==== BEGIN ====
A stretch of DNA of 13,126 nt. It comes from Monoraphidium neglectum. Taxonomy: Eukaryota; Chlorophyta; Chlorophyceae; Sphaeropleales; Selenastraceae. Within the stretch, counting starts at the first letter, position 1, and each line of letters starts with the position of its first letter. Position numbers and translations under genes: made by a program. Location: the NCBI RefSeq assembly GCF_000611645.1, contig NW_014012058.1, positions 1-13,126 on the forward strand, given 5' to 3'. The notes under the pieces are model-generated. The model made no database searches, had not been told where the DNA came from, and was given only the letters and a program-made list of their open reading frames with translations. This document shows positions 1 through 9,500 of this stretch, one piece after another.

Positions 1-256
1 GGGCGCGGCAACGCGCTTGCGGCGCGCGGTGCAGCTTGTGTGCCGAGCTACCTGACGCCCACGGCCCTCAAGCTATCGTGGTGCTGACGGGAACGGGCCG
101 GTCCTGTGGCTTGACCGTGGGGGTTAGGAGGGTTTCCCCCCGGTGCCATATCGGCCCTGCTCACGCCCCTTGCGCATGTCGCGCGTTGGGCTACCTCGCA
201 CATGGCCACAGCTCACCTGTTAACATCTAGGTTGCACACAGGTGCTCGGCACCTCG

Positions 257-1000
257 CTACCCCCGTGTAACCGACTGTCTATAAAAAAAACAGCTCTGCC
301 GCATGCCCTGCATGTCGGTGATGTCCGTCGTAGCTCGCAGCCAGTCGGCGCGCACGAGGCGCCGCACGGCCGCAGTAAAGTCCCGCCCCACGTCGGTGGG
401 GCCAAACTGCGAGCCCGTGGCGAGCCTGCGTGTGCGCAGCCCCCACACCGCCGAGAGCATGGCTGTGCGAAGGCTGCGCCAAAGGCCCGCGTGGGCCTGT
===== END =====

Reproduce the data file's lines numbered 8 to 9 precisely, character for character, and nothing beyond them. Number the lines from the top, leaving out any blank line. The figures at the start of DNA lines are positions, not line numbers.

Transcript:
301 GCATGCCCTGCATGTCGGTGATGTCCGTCGTAGCTCGCAGCCAGTCGGCGCGCACGAGGCGCCGCACGGCCGCAGTAAAGTCCCGCCCCACGTCGGTGGG
401 GCCAAACTGCGAGCCCGTGGCGAGCCTGCGTGTGCGCAGCCCCCACACCGCCGAGAGCATGGCTGTGCGAAGGCTGCGCCAAAGGCCCGCGTGGGCCTGT